Yet another set of principles come into play when a third person’s rights are involved. When a person signs a contract containing blanks and delivers it to another person with express or implied authority to fill in the blanks, the courts will enforce the agreement as completed when the rights of an innocent holder for value would be prejudiced if the completed agreement were not enforced. This principle applies even when the blanks have not been completed in accordance with the intentions or instructions of the signer. See Greer v. Parks, 2 N.W.2d 476, 478 (Mich. 1942); Fanning v. C.I.T. Corp., 192 So. 41, 44 (Miss. 1939); J.R. Watkins Co. v. Keeney, 201 N.W. 833, 836 (N.D. 1924).[6] The courts invoke this principle when (1) the signer intended to execute a contract of some sort, see First Nat’l Bank v. Zeims, 61 N.W. 483, 484 (Iowa 1894), and (2) the signer gave the instrument to someone other than the other contracting party with either express or implied authority to complete it. See Farmers’ Merchants’ Nat’l Bank v. Novich, 34 S.W. 914, 915 (Tex. 1896).

This case calls for the application of the principles intended to protect the interests of third parties. Mr. Hall intended to contract with Advantage Funding to personally guarantee his company’s factoring agreement. To that end, he executed his personal guarantee form in blank and entrusted it to Mr. Ray, the company’s chief financial officer, to complete and transmit to Advantage Funding along with the other necessary paperwork. Mr. Ray completed the document and forwarded it to Advantage Funding. Upon receipt of the paperwork, Advantage Funding disbursed funds to Mid-Tennessee Manufacturing having no basis to suspect that the factoring documents, including Mr. Hall’s personal guarantee, were not authorized or authentic.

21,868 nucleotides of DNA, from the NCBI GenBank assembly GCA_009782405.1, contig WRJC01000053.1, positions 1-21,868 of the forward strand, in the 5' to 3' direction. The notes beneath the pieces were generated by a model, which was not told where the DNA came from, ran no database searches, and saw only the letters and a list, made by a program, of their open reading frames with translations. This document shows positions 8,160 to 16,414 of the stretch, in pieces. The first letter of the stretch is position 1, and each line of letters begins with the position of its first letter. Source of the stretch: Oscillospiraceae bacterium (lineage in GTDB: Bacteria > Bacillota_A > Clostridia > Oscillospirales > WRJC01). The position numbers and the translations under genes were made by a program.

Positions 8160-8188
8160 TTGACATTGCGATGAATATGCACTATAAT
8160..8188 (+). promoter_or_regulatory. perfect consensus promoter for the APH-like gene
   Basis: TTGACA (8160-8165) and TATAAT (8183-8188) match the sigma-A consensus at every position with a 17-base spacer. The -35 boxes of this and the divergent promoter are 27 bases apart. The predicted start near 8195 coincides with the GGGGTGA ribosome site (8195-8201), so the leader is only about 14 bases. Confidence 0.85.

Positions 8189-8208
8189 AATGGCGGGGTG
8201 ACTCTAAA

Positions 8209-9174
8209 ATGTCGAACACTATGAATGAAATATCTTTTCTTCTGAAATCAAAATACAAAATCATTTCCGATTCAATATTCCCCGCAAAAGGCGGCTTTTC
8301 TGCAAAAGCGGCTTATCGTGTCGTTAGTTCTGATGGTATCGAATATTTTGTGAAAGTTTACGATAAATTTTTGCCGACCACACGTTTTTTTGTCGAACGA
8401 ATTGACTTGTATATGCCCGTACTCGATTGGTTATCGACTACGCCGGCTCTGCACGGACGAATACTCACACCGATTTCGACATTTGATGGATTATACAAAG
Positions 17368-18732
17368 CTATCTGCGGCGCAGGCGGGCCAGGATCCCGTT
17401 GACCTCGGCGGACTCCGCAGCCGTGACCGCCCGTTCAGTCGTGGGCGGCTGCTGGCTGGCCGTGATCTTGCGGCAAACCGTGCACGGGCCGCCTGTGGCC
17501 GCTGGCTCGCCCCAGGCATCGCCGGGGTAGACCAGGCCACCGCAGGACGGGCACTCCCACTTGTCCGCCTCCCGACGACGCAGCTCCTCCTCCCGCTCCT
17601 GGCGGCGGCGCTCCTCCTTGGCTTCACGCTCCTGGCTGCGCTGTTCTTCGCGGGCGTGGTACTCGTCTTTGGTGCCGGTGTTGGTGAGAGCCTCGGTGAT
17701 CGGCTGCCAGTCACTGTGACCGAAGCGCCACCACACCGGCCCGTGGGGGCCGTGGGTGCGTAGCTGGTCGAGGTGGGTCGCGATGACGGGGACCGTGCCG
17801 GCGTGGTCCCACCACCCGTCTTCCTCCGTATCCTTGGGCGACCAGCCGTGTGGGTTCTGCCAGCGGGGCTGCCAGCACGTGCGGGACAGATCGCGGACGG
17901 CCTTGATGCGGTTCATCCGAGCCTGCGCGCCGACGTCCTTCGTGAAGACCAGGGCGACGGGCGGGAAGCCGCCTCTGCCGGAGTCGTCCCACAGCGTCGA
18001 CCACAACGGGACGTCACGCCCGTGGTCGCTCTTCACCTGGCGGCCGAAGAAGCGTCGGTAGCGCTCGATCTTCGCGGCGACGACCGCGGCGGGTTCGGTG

The record shows that Messrs. Hall and Ray agreed that factoring would be a part of Mid-Tennessee Manufacturing’s management of its accounts receivables. The record also shows that Mr. Hall explicitly agreed to personally guarantee the United Circuits receivable. It does not show, however, that Mr. Hall ever effectively limited his willingness to personally guarantee factoring agreements to the United Circuits receivable. Thus, although Mr. Ray filled in the blanks with the name of a customer that Mr. Hall did not have in mind, Mr. Hall became legally bound on his personal guarantee once the signed document was tendered to Advantage Funding and Advantage Funding disbursed funds relying on the authenticity of the signed documents. Any remedy Mr. Hall may have lies against Mr. Ray. See generally Walker v. Skipwith, 19 Tenn. (Meigs) 502, 508 (1838) (indicating that although the principal is bound by the agent’s act, the agent is bound to indemnify the principal for the loss sustained).